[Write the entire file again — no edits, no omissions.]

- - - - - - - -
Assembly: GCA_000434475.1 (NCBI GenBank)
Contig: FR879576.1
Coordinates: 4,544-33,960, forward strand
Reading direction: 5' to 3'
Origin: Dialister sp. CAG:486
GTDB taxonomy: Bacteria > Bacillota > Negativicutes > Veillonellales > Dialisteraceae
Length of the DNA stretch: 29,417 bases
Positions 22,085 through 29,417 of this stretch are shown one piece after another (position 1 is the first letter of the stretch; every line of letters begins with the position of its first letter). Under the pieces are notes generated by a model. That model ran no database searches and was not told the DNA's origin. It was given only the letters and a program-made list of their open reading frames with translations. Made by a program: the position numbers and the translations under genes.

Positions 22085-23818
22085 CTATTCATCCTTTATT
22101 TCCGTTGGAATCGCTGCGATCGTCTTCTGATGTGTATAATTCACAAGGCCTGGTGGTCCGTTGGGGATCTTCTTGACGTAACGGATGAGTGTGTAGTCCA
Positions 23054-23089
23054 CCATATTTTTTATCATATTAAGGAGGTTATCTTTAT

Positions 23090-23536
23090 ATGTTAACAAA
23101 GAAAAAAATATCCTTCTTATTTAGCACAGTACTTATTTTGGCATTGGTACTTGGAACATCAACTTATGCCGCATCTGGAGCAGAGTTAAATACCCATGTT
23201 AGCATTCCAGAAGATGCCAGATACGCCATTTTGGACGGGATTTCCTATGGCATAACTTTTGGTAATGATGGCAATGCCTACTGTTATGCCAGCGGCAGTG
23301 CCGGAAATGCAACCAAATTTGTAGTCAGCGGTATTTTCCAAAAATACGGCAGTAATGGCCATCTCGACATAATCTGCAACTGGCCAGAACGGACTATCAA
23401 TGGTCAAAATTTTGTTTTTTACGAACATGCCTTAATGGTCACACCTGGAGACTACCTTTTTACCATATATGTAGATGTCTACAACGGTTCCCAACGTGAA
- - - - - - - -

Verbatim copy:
Assembly: GCA_000434475.1 (NCBI GenBank)
Contig: FR879576.1
Coordinates: 4,544-33,960, forward strand
Reading direction: 5' to 3'
Origin: Dialister sp. CAG:486
GTDB taxonomy: Bacteria > Bacillota > Negativicutes > Veillonellales > Dialisteraceae
Length of the DNA stretch: 29,417 bases
Positions 22,085 through 29,417 of this stretch are shown one piece after another (position 1 is the first letter of the stretch; every line of letters begins with the position of its first letter). Under the pieces are notes generated by a model. That model ran no database searches and was not told the DNA's origin. It was given only the letters and a program-made list of their open reading frames with translations. Made by a program: the position numbers and the translations under genes.

Positions 22085-23818
22085 CTATTCATCCTTTATT
22101 TCCGTTGGAATCGCTGCGATCGTCTTCTGATGTGTATAATTCACAAGGCCTGGTGGTCCGTTGGGGATCTTCTTGACGTAACGGATGAGTGTGTAGTCCA
Positions 23054-23089
23054 CCATATTTTTTATCATATTAAGGAGGTTATCTTTAT

Positions 23090-23536
23090 ATGTTAACAAA
23101 GAAAAAAATATCCTTCTTATTTAGCACAGTACTTATTTTGGCATTGGTACTTGGAACATCAACTTATGCCGCATCTGGAGCAGAGTTAAATACCCATGTT
23201 AGCATTCCAGAAGATGCCAGATACGCCATTTTGGACGGGATTTCCTATGGCATAACTTTTGGTAATGATGGCAATGCCTACTGTTATGCCAGCGGCAGTG
23301 CCGGAAATGCAACCAAATTTGTAGTCAGCGGTATTTTCCAAAAATACGGCAGTAATGGCCATCTCGACATAATCTGCAACTGGCCAGAACGGACTATCAA
23401 TGGTCAAAATTTTGTTTTTTACGAACATGCCTTAATGGTCACACCTGGAGACTACCTTTTTACCATATATGTAGATGTCTACAACGGTTCCCAACGTGAA